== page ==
When a studio or TV network didn't feel a soundtrack album was worth the time and effort, they sometimes commissioned a single, and these short works of ephemera were eventually forgotten in piles of old 45s, or ended up as minor footnotes in a composer's discography.
Lalo Schifrin's early years had the composer writing for TV and film, and a number of his early themes were represented on 45's - some of which have been collected on this must-have compilation album from Germany label Motor.
Compiled and annotated by Frank Jastfelder and Stefan Kassel - authors of the 1997 graphic retrospective, The Album Cover Art of Soundtracks - Mission Impossible... and More! The Best of Lalo Schifrin (1962-1972) assembles some previously released tracks from the sixties TV show, including the titular theme and "Jim on the Move" (both from the 1967 Dot Records LP/One Way Records CD), "Danube Incident" (More Mission: Impossible from the Paramount LP/Once Way CD) plus tracks from Bullitt ("Main Title" and "On the Way to San Mateo") and a bevy of material previously unavailable on CD.
After the obligatory Mission nods, we're treated to four cuts from the 1962 album, Insensatez, recorded and released by Verve as the bossa nova craze was in full swing. "The Wave" begins with a repeated bass figure on piano, which is gradually surrounded by small percussion, strings, and dreamy harp. Schifrin improvs for a lengthy periods, and the track is a marvelous demonstration of shifting colours: the piano carryies the hard rhythm and bittersweet melodic lines, and the strings erupt in a huge wave, carrying the melody in one giant sweep, without any piano accompaniment.
"Lalo's Bossa Nova (Samba Para Dos)" offers a more carnival atmosphere, with smaller percussion in the peripherals, a lofty melody, and Schifrin's quirky writing for strings, which has the violins playing in high registers, twisting and stretching notes like rubber strips. It's one of the composer's most identifiable stylistic trademarks, and was more interestingly applied to female vocals in his Magnum Force theme.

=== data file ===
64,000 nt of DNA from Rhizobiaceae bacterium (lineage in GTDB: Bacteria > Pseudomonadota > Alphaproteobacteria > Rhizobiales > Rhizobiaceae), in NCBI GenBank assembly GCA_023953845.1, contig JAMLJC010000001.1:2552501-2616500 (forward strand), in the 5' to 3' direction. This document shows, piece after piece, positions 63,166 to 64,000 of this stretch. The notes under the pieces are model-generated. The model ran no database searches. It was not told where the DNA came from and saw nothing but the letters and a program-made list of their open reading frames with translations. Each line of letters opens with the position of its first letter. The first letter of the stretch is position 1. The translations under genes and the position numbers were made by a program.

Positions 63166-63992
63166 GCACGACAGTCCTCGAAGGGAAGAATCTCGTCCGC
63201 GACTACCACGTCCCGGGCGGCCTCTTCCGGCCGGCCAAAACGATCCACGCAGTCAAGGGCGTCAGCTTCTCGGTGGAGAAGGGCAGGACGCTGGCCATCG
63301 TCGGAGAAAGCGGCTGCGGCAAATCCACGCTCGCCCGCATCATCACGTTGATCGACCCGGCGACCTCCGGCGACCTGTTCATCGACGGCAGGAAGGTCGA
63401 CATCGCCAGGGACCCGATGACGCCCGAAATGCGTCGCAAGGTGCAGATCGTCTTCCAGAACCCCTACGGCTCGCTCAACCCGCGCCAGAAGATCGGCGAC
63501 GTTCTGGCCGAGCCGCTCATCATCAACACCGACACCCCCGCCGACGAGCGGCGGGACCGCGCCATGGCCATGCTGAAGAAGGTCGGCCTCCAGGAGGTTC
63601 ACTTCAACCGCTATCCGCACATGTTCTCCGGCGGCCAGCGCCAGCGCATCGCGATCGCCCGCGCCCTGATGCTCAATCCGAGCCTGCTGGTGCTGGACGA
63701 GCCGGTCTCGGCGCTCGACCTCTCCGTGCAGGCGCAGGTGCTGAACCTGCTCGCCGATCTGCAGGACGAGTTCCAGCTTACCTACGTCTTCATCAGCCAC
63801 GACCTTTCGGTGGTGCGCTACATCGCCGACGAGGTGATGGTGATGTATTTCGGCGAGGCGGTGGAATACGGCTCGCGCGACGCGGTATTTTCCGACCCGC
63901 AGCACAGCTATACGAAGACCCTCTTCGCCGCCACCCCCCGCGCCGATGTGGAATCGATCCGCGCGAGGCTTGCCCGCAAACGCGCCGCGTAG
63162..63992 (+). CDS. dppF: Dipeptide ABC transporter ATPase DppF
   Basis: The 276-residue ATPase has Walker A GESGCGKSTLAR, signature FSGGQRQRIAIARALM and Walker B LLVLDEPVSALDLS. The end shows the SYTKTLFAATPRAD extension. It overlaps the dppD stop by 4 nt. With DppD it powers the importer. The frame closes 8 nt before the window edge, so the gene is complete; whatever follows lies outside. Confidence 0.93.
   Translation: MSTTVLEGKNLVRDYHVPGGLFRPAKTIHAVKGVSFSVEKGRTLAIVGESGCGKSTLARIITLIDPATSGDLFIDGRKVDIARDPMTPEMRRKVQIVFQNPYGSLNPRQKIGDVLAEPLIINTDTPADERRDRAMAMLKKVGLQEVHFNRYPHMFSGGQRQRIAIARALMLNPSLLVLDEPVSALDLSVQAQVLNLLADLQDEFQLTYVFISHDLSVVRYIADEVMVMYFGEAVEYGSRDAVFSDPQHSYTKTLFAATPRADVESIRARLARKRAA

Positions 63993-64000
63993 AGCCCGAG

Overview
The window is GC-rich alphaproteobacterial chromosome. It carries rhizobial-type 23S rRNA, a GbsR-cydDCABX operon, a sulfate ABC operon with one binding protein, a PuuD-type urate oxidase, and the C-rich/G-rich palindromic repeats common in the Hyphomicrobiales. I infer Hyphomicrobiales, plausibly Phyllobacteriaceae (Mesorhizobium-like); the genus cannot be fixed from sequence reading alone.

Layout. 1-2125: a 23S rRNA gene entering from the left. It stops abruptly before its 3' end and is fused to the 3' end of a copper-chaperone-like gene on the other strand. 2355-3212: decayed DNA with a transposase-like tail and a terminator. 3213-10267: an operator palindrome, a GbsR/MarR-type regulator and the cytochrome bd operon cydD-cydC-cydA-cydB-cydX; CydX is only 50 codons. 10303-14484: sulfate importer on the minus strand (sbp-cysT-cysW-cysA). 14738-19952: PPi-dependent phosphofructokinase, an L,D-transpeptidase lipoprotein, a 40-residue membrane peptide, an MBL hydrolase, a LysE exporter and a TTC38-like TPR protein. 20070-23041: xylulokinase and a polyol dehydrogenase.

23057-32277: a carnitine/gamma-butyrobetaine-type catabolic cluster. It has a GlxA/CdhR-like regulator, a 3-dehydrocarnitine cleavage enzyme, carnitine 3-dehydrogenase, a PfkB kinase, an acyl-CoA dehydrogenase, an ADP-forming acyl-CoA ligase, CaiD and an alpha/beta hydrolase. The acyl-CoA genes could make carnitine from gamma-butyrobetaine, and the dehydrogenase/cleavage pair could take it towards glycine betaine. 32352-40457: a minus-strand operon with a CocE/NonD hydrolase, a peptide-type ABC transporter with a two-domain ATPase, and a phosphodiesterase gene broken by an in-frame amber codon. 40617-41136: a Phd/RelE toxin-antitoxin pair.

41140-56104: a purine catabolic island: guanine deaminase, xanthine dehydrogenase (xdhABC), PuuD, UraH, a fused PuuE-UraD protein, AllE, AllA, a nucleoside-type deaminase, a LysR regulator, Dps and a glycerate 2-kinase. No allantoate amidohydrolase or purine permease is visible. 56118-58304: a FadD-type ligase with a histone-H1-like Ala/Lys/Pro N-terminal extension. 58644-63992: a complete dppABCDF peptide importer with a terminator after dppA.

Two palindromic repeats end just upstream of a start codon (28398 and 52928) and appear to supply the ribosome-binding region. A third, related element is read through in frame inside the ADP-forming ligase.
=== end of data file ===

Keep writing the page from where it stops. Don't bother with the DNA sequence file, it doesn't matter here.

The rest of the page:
The success of Leonard Bernstein's West Side Story spawned a number of best-selling albums during the sixties - Andre Previn and Shelly Manne did combo versions for Contemporary Records - so it's no surprise "Maria" would fall into Schifrin's hands - but in a weirdly arranged version. Given the bossa nova spin, the cue begins with panicked strings and subtle percussion before a dissonant bridge establishes the theme's intro bars. Piano takes over the melody, and the cue basically trades specific bars between piano and strings. It's almost as nutty as Pete Jolly's samba version of Elmer Bernstein's To Kill a Mockingbird theme, and shows a composer having some fun with a popular style, knowing the hit song was being beaten to death by the music industry.
"Rio After Dark" evokes a waterside stroll at night, with the harp plucking a repeated four note spiral, and piano and strings trading longer melodic chunks. As with prior excerpts from the Insensatez album, each cue's second half allots some improv space for Schifrin, but the length of each cut - timed for radio play - basically reduces the tracks to less than 3 minute vignettes.
"Lalo's Bossa Nova" could easily be stretched into one marathon cut, and it's a pity Verve's populist albums of the period tended to favour short and sweet; their Jazz at the Philharmonic concert LPs were much longer but those albums clearly aimed at jazz connoisseurs, while works such as Walt Dickerson's dense Patch of Blue LP - based on themes from Jerry Goldsmith's titular score - had tracks that couldn't be arranged or chopped down to under two minutes.
Schifrin's TV output is also represented by "The Man from THRUSH," taken from the 1965 album, Once a Thief and Other Themes." A kind of swinging burlesque, the track uses low-key percussion for the intro and largely engages in a smooth, stereo dialogue between the trumpet & sax on the right side, and trombones on the left. Schifrin's piano breaks up the silky strut, and the track's tone of subdued finesses - with a raucous conclusion - recalls similar cues in Bullitt, particularly "On the Way to San Mateo."